IELTS Writing: Logic


Logic for IELTS Writing


What is logic?

Logic is a system like mathematics for proving things to be true or false. It was invented by the ancient Greeks thousands of years ago.


Why is logic important for IELTS?

You must ORGANISE your answer LOGICALLY. This means your PARAGRAPHS must be about one topic and your SENTENCES must build logically to prove your point. 

The more logical you can be, the higher your score for COHERENCE and COHESION.


Continue reading for examples and more explanation...

 Logic for IELTS Writing



Can you give me an example?

Sure. Here is a sample BODY PARAGRAPH for IELTS Writing Task Two:


Some people believe that the government has to reduce crime. I agree. Actually, there are too many crimes happening nowadays. Crime is a bad thing. Last week my bag was stolen. I was angry about that. My parents tried to help me. He shouldn’t have stolen my bag from school. The teachers should put cameras in the school because then no one will steal my things. Therefore, I believe there should be less crime.

This is an example of ILLOGICAL writing which would not score well for Coherence and Cohesion.


What is wrong with this paragraph?

  • The paragraph is about CRIME, but it doesn’t focus on a topic.
  • The sentences are not ordered logically.
  • There are too many ideas.
  • The example does not support the opinion/conclusion.
  • There are two different opinions at the beginning and end of the paragraph.



Let’s ask the Ancient Greeks for some help!


Here are four (short) arguments. 

Can you say if they are logical or not?

Note: mammal = 哺乳动物



                                    A:                    All humans are mammals.

+          James is a human.

Therefore, James is a mammal.





B:                    Some dogs are mammals.

+          James is a mammal.

Therefore, James is a dog.




C:                         Some dogs are mammals.
 +          James is not a dog.
Therefore, James is not a mammal.

D:                   All humans are mammals.
        +       Some mammals are humans.
Therefore, James is a human.  



In A, the first two FACTS can be added together to arrive at the conclusion. This is a LOGICAL argument.



In B &C however, the first two FACTS (which are both true!) do not add up. This is an ILLOGICAL argument. We cannot prove this conclusion, based on the first two facts! The conclusion is false (clearly!).

In D, the conclusion is actually correct - I am a human! However, we cannot prove this from the previous sentences. Therefore the argument is ILLOGICAL.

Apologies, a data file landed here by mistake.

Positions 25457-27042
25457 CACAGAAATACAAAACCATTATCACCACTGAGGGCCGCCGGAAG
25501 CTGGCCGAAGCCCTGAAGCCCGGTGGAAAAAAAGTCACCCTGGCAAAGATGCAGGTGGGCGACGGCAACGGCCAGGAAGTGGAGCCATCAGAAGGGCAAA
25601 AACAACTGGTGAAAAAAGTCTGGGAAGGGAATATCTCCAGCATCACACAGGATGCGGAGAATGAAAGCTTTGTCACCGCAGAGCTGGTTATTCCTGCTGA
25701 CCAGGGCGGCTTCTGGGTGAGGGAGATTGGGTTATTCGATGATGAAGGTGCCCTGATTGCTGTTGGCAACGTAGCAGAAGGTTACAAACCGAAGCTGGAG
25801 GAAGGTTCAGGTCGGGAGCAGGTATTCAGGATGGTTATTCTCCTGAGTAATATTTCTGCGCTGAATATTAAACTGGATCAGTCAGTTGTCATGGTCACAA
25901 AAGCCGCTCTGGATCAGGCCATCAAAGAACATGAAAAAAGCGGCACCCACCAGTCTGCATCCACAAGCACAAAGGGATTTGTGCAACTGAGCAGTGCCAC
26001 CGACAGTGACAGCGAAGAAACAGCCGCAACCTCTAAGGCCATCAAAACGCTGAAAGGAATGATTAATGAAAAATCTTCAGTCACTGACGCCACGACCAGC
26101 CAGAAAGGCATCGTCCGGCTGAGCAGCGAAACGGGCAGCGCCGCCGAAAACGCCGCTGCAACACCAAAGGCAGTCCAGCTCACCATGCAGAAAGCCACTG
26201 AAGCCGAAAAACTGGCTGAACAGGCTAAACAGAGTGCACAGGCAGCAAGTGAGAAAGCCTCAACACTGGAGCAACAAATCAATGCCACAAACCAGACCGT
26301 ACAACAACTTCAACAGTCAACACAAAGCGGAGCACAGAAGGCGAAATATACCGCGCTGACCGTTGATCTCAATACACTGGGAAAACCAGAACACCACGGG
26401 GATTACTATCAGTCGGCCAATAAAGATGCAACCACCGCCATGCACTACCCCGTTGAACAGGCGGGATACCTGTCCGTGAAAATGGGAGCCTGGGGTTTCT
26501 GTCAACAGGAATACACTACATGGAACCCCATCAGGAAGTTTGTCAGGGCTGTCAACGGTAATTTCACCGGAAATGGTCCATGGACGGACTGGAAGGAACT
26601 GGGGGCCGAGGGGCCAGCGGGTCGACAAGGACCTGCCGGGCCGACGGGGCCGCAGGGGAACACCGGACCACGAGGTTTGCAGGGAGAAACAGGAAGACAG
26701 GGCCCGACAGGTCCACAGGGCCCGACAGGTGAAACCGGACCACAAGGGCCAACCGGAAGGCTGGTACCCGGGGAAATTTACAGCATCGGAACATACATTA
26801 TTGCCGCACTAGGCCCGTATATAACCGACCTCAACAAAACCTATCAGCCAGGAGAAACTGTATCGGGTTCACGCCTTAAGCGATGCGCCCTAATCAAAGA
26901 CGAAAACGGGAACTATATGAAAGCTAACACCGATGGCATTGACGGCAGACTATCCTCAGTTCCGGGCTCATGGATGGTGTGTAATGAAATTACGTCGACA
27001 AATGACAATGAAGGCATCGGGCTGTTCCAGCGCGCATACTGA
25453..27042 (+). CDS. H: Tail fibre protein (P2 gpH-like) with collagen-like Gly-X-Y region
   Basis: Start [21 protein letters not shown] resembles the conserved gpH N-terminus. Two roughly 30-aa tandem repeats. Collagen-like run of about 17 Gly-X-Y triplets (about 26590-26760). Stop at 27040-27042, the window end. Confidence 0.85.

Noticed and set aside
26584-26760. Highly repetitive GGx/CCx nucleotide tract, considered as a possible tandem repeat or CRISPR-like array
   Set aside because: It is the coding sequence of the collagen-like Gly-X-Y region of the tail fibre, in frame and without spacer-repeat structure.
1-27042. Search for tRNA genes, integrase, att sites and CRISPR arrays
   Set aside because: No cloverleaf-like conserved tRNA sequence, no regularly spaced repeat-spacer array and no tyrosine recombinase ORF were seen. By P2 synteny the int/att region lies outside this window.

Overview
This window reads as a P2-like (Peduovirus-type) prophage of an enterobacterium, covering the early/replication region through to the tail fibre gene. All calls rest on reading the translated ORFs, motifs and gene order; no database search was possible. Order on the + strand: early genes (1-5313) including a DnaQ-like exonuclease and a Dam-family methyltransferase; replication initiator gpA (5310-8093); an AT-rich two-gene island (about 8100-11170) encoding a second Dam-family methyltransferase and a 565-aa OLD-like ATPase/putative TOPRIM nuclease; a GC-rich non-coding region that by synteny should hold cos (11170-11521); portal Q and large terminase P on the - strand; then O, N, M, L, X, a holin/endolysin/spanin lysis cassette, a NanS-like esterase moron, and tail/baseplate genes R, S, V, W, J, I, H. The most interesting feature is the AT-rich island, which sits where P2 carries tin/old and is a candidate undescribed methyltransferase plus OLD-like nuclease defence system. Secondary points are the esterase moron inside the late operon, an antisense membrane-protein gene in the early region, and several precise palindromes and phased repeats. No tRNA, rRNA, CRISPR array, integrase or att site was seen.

Logic is not about whether your conclusion is correct or not, but about whether you can PROVE that conclusion from the previous facts or sentences.





Let’s try some IELTS examples:



                        Too much crime is bad for society.

                      +          The government is responsible for protecting society.

                   Therefore it is the government’s responsibility to reduce crime.



Is this logical?



How about this one?



Global warming is caused by many countries.

+                      Global warming threatens the whole world.

Therefore, countries should work together to tackle global warming.



And a third:


It is important for children to learn a second language.

+     It is easier to learn a second language at a younger age.

Therefore, children SHOULD learn a second language at an earlier age.

 

All of these conclusions are LOGICAL. The OPINION is supported by the first two sentences. If we accept that the first two sentences are true, we must accept that the opinion is true.


Notice that the actual OPINION is not important

We can just as easily use this (opposite) argument:


It is important for children to be able to use their native language.

+    Studying a second language at an earlier age can have a negative effect on the native language.

Therefore, children should NOT learn a second language at an earlier age.

This is also a LOGICAL ARGUMENT.




What is important is that you can show a logical argument in your writing, and in particular in your sentence order within paragraphs.





Here is the original paragraph rewritten in a more logical way.



Crime can affect anyone in society. For example, my bag was stolen last week which affected me deeply. Unfortunately, my parents were not able to help me and neither were the teachers. If the government had funded crime prevention measures such as video cameras in my school, my bag wouldn’t have been stolen. Therefore, I believe it is government’s responsibility to protect society by taking measures to reduce crime.

  • Now the ideas “flow” together and the sentences are in a logical order.
  • The conclusion is clearly built on the previous sentences.
  • The reader can understand the writer’s opinion and also their reasons behind that opinion.
  • The argument is also much stronger.


Tips

  • Know your conclusion / opinion BEFORE you start writing your paragraph.
  • In your plan, make notes about key ideas AND supporting ideas.
  • Practice writing logical arguments.
  • Try printing out one paragraph of an argumentative article or essay. Cut up the sentences and jumble them. Then practice putting the paragraph together again LOGICALLY like a jigsaw.
  • Use the principles of logical argument in your Speaking (especially Part 3) for practice.
  • Identifying logical arguments can help you in your Listening and Reading too, especially in question types that ask about attitudes and opinions.

2 則留言:

Olivia 提到...

The article is so helpful!! Thank you

James 提到...

You are welcome. I'm glad it was useful. :)